The rise of 'cosmopolitan' politics
The rise of UKIP heralds the emergence of a new divide in British politics, with cosmopolitan voters on one side and non-cosmopolitan ones on the other, argues Jeremy Cliffe.
We hear a lot about UKIP these days. The party stole the show at the local and European elections last year, then again in the autumn when it lured two Conservative MPs to defect.
In the past weeks alone there have been three much-discussed television programmes about the party: "Meet the Ukippers", "Farage Fans and UKIP Lovers" and "100 Days of UKIP".
At the upcoming general election the party will probably increase its share of seats in Westminster - and will certainly affect the results in dozens of other constituencies by taking votes from the other parties.
But ask some of those academics who have been watching UKIP's rise, and they will tell you that it is just one part of a bigger story.
We are all used to the left-right divide in politics: a spectrum of different views on how much the government should tax, spend, regulate and otherwise intervene in the economy.
But according to Dr Rob Ford of Manchester University, UKIP exists on a different axis, one to do with cultural rather than economic matters.
This new political scale is ever more prominent in British political life.
On the one end of it is what you might call a "cosmopolitan" philosophy: a relaxed, liberal attitude to issues concerning national identity (like immigration) and to questions of morality and lifestyle (like gay marriage).
On the other end is a "non-cosmopolitan" outlook: more nationalist, socially conservative and less comfortable with social change, or in other words the ideological stance often associated with typical UKIP voters.
This divide cuts across the left-right scale: there are cosmopolitan and non-cosmopolitan voters in both the Conservative and the Labour camps, which is why UKIP takes support from both.
Lots of things are making this cosmopolitanism divide more important.
One is that the old class-based, ideological conflict between left and right has declined. Dr James Tilley of Oxford University argues that politicians are partly to blame.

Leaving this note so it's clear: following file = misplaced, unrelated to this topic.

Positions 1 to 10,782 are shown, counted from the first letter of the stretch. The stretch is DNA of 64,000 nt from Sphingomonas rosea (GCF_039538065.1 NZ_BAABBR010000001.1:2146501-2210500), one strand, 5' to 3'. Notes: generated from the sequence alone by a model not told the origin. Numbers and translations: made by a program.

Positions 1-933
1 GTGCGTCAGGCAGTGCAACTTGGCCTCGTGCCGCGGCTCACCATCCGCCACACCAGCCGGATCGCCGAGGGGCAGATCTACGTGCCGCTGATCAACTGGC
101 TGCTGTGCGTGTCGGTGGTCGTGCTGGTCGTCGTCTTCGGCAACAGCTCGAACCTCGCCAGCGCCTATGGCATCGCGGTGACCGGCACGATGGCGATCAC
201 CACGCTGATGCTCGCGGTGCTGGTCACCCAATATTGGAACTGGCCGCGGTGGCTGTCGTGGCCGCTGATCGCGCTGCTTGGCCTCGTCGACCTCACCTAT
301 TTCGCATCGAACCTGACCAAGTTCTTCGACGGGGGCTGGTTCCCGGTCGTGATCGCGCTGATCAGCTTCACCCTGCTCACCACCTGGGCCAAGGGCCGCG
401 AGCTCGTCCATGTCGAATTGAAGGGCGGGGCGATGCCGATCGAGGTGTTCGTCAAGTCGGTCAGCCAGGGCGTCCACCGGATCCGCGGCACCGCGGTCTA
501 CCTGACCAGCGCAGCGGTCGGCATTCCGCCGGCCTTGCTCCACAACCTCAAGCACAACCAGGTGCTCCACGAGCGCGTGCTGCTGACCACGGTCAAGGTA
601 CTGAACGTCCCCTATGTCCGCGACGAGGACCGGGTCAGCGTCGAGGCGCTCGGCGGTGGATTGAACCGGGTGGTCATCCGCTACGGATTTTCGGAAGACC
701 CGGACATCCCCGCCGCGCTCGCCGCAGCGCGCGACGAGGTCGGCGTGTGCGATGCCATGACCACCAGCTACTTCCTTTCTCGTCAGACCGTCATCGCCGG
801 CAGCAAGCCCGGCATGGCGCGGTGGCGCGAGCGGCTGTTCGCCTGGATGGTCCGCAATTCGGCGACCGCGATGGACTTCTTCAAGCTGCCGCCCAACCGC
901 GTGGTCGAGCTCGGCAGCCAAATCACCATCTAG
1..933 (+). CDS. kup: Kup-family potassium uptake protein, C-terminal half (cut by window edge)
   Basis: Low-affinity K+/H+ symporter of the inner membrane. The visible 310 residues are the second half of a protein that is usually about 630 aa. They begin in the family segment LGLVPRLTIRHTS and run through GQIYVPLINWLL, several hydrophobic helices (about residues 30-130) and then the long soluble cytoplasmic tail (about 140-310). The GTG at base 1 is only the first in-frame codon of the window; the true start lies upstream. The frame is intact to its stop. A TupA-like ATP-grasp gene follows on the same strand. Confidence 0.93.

The economic philosophies of the Conservative and Labour parties are so similar, he argues, that other, cultural issues are becoming more important.
Another factor is the growing gap between the generations: the difference in outlook between the cosmopolitan young and less cosmopolitan, older voters is greater than it was in the past (partly due to the recent rise in levels of university education, which tend to correlate with liberal views).
This trend presents the established parties with some difficult questions.
As Dr Ford puts it, they "have to try and deal with this rising value divide, particularly now that UKIP has mobilised it into the political debate."
"They have to make a move," he adds, "but any move that they make risks making their position worse with one or the other of these groups of voters."
Sound too cosmopolitan, and the parties risk losing supporters to UKIP.
Try to "out-UKIP UKIP", and they could alienate their younger, more socially liberal supporters.
So both are doing the political splits, trying to reconcile the cosmopolitans within their ranks with the non-cosmopolitans.
Witness the tortuous attempts by Ed Miliband to sound tough on immigration without sounding too tough.
Witness, too, the recent struggles of David Cameron to persuade social conservatives in his party that gay marriage can be an innately conservative institution.
In the long-term, this divide will become less problematic.
That is because over the years the country will tilt towards the cosmopolitan end of this new spectrum. So says Penny Young of NatCen, the research organisation that conducts the extensive British Social Attitudes survey.
Various demographic factors explain this trend.
The country as a whole is becoming more accepting of same-sex relationships.
Younger voters are more relaxed about things like immigration and national identity than were previous generations when they were young, suggesting that the overall population will tilt in an internationalist direction over time.
And ever more parts of the country are acquiring the ethnic and social diversity once confined to the inner cities, a trend that generally makes people more comfortable with immigration.
According to Dr Ford the question is therefore: how should the main political parties navigate this period of transition?
It would be wrong to simply abandon the swathes of voters at the less cosmopolitan end of the scale; voters who are usually older and more isolated than the average member of the population.
Yet the politicians do need to adapt to the changing attitudes of British society and be honest with voters rather than pandering to views that, deep down, they do not share.
This quandary may not decide the upcoming general election, but in the established parties savvy strategists with an eye to elections in 2020 and beyond are grappling with it nonetheless.
That is a wise move.